The proposals are backed by Chinese investment in Malaysia, which has increased by 119% in 2016, with a 64% hike in the first quarter of 2017, according to Thailand Business News.
Work on the Melaka Gateway started in 2015, with a completion date slated around 2015. It will transform a number of artificial islands located off Malaysia’s southern coast into commercial, residential and shopping districts, with port and freight terminal facilities.
Michelle Ong of KAJ Development had high hopes that the Melaka Gateway would transform Malacca’s economy.
“We are building a new eco-system that would bring in hundreds of companies and will transfer the weekend economy into an all round economy,” she told Xinhua news agency. “This is good for Malacca.”
The central focus will be an international cruise terminal, South-east Asia’s biggest terminal, luxury complexes, a maritime industrial park and a deep-sea port.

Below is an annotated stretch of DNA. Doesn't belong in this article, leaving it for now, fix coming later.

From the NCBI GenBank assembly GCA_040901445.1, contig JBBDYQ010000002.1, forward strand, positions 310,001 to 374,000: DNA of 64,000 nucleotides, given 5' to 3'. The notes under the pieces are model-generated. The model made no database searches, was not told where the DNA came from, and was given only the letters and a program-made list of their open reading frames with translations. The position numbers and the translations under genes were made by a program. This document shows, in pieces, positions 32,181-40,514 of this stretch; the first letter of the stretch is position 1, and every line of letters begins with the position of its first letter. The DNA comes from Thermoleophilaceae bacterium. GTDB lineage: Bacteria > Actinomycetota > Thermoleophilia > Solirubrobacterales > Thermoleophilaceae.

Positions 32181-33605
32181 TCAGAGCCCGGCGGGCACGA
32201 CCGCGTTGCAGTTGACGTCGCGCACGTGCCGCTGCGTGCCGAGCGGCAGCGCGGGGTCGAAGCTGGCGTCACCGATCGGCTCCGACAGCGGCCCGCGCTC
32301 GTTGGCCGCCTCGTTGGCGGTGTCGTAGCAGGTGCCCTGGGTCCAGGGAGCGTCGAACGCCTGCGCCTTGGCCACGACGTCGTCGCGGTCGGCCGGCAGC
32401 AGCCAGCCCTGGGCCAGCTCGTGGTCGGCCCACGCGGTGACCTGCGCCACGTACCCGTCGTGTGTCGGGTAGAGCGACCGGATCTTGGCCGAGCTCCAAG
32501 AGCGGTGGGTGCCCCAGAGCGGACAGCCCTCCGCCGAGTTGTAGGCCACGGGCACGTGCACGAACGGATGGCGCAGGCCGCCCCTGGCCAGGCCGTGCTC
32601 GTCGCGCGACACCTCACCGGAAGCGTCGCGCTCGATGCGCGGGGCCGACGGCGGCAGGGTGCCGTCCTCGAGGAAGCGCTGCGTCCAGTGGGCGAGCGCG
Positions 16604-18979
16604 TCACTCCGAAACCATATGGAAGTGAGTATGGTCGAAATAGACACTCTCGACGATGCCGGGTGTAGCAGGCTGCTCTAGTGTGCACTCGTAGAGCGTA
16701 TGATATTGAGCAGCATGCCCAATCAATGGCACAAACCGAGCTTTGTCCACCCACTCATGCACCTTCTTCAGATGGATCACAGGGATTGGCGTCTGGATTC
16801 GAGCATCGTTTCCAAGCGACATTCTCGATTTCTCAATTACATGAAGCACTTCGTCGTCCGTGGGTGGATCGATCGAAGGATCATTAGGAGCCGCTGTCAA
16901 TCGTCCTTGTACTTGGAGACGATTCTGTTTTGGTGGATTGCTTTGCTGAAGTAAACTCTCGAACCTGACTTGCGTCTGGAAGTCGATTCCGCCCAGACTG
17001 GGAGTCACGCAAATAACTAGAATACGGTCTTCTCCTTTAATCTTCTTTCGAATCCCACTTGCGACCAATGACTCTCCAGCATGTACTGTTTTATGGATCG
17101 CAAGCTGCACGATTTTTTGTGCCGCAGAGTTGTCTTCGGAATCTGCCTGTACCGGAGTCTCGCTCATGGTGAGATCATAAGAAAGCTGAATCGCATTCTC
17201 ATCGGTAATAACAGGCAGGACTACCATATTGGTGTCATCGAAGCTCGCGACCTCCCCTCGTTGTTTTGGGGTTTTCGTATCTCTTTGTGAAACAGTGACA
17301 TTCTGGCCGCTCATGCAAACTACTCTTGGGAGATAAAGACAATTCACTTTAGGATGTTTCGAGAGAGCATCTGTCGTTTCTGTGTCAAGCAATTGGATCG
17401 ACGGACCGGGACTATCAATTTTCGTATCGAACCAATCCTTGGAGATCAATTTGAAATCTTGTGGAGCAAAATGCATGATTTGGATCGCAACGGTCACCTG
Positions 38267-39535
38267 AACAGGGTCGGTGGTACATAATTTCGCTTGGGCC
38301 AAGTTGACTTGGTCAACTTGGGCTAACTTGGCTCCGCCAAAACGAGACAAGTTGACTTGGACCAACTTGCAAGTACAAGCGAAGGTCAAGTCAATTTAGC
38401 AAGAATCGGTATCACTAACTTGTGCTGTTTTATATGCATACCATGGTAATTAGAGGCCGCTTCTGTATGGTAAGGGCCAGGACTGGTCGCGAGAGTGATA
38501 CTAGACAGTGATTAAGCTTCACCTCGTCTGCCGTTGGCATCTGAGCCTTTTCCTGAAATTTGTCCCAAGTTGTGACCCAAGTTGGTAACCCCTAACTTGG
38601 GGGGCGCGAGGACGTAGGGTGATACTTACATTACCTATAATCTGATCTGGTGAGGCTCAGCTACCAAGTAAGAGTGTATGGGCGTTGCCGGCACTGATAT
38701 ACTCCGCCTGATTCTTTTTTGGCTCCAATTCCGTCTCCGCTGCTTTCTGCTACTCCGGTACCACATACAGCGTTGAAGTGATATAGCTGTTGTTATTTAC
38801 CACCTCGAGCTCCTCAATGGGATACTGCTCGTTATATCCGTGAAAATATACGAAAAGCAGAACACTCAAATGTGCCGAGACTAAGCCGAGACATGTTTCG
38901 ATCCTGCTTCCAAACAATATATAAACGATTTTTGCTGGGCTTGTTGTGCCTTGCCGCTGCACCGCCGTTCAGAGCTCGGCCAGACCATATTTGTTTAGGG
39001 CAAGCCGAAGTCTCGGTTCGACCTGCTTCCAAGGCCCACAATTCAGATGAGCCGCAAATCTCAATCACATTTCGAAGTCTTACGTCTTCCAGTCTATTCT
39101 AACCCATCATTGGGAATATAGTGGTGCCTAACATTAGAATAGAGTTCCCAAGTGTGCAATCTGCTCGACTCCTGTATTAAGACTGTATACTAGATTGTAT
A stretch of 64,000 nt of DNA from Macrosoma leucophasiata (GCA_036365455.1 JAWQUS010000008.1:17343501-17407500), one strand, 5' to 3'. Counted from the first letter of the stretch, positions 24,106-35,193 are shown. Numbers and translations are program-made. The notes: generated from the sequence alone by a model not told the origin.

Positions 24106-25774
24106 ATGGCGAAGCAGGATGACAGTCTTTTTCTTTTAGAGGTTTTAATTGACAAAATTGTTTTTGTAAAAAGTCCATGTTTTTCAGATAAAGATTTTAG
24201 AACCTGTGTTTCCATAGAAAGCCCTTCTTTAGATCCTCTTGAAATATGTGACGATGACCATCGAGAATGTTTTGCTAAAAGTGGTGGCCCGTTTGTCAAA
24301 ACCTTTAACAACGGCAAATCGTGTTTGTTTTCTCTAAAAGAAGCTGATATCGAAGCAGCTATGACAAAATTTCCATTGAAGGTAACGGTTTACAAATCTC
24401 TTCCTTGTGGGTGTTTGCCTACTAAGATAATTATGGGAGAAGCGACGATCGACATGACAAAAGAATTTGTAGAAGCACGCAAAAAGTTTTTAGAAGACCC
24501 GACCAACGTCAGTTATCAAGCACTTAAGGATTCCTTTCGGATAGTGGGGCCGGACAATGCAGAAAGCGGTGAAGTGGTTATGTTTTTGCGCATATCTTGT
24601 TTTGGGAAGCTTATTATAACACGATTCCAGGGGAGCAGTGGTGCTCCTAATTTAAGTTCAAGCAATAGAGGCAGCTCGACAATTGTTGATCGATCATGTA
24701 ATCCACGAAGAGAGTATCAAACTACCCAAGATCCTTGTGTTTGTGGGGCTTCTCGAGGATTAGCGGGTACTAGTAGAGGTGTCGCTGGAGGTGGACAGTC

Expansion plans for Melaka Gateway
Island One will be aimed at entertainment, tourism, commercial and property development, while Island Two sets its sights on becoming south-east Asia’s premier financial and business hub.
Island Three will be the site of the deep-sea port facility because of its strategic location in terms of the Straits of Malacca, one of the world’s busiest shipping lanes.
The project is a joint-venture basis between two state-funded firms – KAJ Development (KAJD), a Malaysian real-estate company, and Powerchina, a specialist in infrastructure development.
Once completed, it is expected to attract about 2.5 million visitors a year, while providing full-time employment for up to 45,000 people. An additional 2.5 million tourists are expected to come to the region over the next 12 years.
The high-profile project was agreed between Malaysia and China during the Malaysian prime minister’s visit to Beijing in November 2016.
China is committed to funding infrastructure in the ASEAN region, with Malaysia targeted as one of the key countries.
Source : Blooloop